The Changing Nature of Work Among the Self-Employed in the 1990s: Evidence from Britain

Posted: 9 Nov 2009

See all articles by Olufunmilola Ajayi-Obe

Olufunmilola Ajayi-Obe

affiliation not provided to SSRN

Simon C. Parker

University of Western Ontario; Durham University - Department of Economics and Finance; IZA Institute of Labor Economics

Date Written: 2005

Abstract

The conventional wisdom about work andemployment patterns in the United Kingdom in the 1990s is tested in an attemptto answer the questions of how many hours self-employed people work, and why;whether they work part-time or full-time jobs, permanent or temporary; and howthe gender composition of the workforce may havechanged in the 1990s.Data from the British Household Panel Survey is used for the time period from1991 to 2000. Three conventional hypotheses about employment patterns are that: 1) thereis a growing flexibility of work patterns involving more temporary andpart-time work; 2) more women are becoming self-employed; and 3) there is aconvergence between men and women in number of hours worked. Results from theanalysis refute the first two hypotheses and find only partial support for thethird. While the number of self-employed men rose slightly over the decade, thenumber of self-employed women stayed the same. The number of people workingmultiple, temporary, and part-time jobs decreased. Also, self-employed peoplecontinue to work longer hours than employees. To address the puzzle as to whyself-employed men work such long hours for less pay than employees, apanel-data model of work hours was developed. Results show that bothself-employed and employee men work fewer hours the more wages they are paid.(LKB)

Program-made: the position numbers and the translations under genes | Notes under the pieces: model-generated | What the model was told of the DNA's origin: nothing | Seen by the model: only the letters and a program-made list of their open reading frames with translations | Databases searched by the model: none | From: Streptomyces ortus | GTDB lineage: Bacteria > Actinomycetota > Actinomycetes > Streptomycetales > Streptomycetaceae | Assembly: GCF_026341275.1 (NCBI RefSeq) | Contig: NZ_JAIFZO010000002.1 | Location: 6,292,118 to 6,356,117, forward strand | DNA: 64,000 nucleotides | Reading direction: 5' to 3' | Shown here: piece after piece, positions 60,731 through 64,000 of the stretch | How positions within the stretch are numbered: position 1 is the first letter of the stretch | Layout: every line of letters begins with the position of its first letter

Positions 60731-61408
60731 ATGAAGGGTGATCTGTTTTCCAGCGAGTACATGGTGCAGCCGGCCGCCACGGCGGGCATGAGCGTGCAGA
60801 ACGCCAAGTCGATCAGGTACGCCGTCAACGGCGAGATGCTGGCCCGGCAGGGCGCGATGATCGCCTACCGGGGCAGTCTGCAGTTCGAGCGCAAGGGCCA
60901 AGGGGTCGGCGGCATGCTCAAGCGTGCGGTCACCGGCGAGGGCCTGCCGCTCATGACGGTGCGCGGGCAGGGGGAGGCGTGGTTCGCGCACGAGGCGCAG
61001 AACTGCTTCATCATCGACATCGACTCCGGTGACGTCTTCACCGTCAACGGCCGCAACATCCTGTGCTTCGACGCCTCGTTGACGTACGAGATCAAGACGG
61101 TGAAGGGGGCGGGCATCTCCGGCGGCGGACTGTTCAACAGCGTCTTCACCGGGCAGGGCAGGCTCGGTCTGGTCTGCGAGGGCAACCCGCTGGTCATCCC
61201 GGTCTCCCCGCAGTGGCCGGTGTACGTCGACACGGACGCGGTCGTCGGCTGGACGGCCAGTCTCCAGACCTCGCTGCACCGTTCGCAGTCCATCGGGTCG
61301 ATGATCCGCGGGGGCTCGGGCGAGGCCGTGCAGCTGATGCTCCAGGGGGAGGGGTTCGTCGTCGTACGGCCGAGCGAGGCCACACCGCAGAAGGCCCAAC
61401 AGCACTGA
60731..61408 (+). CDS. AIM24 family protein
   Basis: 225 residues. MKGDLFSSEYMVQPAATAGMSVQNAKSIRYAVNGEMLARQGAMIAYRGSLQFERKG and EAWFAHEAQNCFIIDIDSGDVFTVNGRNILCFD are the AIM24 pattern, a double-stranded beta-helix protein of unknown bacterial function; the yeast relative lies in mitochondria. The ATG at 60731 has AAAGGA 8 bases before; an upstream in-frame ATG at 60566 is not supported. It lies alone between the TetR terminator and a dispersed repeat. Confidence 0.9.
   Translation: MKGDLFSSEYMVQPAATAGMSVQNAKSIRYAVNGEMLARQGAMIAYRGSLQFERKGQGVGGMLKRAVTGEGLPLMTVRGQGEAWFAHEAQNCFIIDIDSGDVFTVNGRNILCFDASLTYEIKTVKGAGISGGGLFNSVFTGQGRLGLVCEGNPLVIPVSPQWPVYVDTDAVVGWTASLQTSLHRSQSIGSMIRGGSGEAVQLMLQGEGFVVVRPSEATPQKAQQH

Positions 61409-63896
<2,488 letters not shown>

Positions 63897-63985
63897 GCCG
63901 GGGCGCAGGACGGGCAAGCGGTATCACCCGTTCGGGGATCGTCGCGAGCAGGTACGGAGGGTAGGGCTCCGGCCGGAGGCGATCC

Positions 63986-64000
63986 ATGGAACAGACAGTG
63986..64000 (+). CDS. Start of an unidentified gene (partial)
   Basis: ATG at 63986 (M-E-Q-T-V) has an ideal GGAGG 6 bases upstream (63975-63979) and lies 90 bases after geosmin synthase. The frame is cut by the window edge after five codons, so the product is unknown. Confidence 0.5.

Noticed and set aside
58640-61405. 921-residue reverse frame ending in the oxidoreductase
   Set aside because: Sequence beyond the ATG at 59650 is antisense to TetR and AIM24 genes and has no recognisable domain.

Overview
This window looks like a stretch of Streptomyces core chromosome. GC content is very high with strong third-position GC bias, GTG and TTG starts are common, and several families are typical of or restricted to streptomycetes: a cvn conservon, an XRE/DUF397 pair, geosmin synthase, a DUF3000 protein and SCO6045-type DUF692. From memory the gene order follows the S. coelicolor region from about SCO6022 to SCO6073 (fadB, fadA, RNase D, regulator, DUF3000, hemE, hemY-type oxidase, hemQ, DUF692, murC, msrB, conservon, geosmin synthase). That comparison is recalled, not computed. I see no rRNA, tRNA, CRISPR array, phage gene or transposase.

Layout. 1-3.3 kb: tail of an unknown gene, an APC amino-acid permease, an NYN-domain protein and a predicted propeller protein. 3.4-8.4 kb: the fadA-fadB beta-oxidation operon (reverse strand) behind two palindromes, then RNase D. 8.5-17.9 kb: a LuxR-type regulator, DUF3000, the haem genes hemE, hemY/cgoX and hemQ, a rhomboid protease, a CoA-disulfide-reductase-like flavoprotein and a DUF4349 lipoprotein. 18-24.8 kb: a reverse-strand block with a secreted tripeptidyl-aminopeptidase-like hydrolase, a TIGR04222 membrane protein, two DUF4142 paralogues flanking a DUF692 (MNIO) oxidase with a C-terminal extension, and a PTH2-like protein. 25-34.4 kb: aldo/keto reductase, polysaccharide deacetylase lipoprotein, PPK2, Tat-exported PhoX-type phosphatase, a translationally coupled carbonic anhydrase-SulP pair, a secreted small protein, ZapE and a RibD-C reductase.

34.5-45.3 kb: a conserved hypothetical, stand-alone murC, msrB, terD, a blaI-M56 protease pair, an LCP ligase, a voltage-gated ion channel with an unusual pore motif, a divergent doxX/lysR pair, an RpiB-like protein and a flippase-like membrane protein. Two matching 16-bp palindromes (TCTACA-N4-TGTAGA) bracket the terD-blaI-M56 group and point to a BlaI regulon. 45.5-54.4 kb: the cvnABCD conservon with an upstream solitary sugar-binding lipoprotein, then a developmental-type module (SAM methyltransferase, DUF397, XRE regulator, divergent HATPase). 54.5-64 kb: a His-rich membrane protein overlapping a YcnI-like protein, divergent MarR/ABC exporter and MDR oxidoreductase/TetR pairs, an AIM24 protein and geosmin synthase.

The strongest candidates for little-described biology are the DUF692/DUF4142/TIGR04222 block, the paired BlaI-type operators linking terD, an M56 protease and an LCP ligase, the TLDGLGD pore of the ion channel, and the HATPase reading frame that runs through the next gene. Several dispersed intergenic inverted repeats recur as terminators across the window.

Keywords: Wage discrepancies, Work hours, British Household Panel Survey (BHPS), Self-employment, Wages & salaries, Adaptability, Employment patterns, Gender, Labor conditions, Labor force

Suggested Citation

Ajayi-Obe, Olufunmilola and Parker, Simon C., The Changing Nature of Work Among the Self-Employed in the 1990s: Evidence from Britain (2005). Journal of Labor Research, Vol. 26, Issue 3, p. 501-517 2005. Available at SSRN: https://ssrn.com/abstract=1501999

Olufunmilola Ajayi-Obe (Contact Author)

affiliation not provided to SSRN

No Address Available

Simon C. Parker

University of Western Ontario ( email )

1151 Richmond Street
Suite 2
London, Ontario N6A 5B8
Canada

Durham University - Department of Economics and Finance ( email )

23/26 Old Elvet
Durham DH1 3HY
United Kingdom
+44 191 3747271 (Phone)

IZA Institute of Labor Economics

P.O. Box 7240
Bonn, D-53072
Germany

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